The blacks ruined Detroit

Ford, General Motors, Chrysler - the big three have made Detroit a motor city. As the center of automotive engineering, the city represented the realization of the "American Dream" for many years. Anyone can make it to the top. There are no limits to progress. That went well as long as more and more cars were needed. But auto production in Detroit has been declining for 50 years. Instead of the previous two million, only 700,000 people now live there, half of whom are unemployed. Hundreds of factory buildings are empty. They are falling into disrepair just like thousands of houses. That means nearly two-thirds of all buildings in Detroit are vacant, and people are wondering what will happen to their ruined city.

Joseph Adragna, 85 years old, knew the Packard Plant car factory from its heyday, and it was closed in 1958. Today music videos are shot here in the doomsday style. Mama Pay Check, a native of Poland, runs a bar where writer Steve Hughes loves to have a beer and make up stories, stories of unemployed little people trying to make ends meet.

80 percent of Detroit's population is black. They came in the 1940s and 50s because there was less racial discrimination here than in the rest of the United States. The Armor family is no exception. The grandfather worked at General Motors for 40 years. The grandmother kept the family together. People like you experienced the golden era of Detroit and carry the music of Motown within them. Their children were then more affected by the large bursts of layoffs than the whites. And the drug wave of the 80s threw many black families off track.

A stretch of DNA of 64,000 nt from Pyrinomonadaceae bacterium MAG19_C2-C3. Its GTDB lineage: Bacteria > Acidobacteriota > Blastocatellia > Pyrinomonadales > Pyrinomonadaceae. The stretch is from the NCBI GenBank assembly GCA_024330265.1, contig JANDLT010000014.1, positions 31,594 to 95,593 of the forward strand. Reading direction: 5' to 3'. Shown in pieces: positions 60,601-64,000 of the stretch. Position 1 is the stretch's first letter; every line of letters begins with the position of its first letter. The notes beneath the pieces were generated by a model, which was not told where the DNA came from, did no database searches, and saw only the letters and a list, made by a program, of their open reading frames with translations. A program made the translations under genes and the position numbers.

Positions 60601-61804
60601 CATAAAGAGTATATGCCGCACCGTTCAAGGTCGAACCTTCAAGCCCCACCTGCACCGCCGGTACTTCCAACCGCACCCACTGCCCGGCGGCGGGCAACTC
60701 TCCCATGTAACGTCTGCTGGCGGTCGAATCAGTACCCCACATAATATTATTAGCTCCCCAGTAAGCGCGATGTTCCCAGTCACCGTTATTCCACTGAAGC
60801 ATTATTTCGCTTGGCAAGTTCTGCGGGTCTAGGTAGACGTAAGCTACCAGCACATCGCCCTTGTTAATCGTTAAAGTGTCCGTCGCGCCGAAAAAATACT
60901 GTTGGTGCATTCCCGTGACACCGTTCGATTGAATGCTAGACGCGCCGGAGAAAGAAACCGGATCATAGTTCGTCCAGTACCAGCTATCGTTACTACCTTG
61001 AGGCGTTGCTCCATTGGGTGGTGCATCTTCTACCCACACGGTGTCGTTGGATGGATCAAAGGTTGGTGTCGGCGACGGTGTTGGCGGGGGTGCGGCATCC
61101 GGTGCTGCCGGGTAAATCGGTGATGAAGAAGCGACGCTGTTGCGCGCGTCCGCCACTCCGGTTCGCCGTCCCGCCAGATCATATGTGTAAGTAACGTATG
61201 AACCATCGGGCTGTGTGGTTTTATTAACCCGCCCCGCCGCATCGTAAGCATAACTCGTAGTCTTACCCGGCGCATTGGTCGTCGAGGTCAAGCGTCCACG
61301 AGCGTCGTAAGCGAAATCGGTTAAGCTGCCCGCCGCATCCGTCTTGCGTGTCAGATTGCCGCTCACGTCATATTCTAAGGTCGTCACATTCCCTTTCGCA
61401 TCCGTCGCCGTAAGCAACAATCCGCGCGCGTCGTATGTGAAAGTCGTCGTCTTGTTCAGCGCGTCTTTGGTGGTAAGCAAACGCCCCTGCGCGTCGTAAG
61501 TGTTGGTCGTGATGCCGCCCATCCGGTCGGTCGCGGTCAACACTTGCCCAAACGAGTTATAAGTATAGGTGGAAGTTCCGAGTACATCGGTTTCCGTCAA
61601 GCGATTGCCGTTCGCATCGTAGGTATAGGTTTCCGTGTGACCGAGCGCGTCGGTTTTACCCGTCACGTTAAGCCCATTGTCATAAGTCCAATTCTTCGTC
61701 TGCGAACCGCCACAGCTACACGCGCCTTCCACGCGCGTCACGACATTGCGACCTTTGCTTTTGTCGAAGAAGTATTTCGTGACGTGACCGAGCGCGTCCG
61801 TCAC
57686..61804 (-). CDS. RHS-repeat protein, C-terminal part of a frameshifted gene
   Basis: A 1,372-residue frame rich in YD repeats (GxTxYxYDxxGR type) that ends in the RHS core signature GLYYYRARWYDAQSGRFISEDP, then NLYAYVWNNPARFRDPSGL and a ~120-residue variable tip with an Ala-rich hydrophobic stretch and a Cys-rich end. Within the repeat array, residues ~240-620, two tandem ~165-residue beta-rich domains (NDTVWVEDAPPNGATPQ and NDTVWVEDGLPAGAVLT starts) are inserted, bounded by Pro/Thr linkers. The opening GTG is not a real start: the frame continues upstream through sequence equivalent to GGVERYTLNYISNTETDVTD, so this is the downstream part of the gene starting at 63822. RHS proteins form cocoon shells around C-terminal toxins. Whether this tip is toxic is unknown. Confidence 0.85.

The black artist Olayami Dabls deals with his African roots in his monumental sculptures. The concept artist Scott Hocking, who has meanwhile achieved considerable fame, erects spectacular sculptures in abandoned factories. His current work, a large egg made of heavy marble slabs, is being created in Detroit's abandoned central station. Scott Hocking, on the other hand, does not see the ruins ostensibly as decay, but rather as beauty. The documentation tells of the fascination of the ruins for the Detroiters and the spirit of optimism of the residents in a city that has been abandoned to decay.

Decaying monuments of modernity, which tell of rise and fall, of economic prosperity, burst dreams and utopian visions as well as structural changes and political upheavals in the 20th century, are the focus of the five-part documentary series. The individual episodes demonstrate how nature - unaffected by all human interventions - recaptures the lost habitat.